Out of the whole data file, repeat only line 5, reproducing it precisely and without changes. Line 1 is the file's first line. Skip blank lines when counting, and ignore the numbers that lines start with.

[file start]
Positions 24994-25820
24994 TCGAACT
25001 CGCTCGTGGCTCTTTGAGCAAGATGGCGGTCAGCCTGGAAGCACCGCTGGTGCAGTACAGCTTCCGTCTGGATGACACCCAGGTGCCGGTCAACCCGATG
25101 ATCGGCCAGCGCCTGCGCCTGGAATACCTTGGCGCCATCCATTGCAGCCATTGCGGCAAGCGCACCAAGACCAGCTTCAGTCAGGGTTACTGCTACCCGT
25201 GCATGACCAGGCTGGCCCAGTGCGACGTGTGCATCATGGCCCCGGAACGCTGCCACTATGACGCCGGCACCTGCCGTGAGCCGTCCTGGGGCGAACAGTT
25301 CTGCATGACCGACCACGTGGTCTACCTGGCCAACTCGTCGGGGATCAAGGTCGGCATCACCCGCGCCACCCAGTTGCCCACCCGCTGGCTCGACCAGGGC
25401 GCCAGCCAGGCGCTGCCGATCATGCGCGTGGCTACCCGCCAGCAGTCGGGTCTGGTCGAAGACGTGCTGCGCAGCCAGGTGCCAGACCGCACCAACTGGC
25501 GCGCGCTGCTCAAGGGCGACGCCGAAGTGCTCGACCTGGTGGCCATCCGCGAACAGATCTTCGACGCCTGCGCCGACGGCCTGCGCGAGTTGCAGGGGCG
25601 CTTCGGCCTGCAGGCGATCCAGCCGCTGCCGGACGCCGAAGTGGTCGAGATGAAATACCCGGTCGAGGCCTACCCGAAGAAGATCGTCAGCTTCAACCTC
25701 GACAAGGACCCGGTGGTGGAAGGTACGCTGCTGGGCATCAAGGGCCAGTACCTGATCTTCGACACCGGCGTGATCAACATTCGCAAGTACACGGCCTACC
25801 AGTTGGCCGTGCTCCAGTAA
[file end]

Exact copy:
25201 GCATGACCAGGCTGGCCCAGTGCGACGTGTGCATCATGGCCCCGGAACGCTGCCACTATGACGCCGGCACCTGCCGTGAGCCGTCCTGGGGCGAACAGTT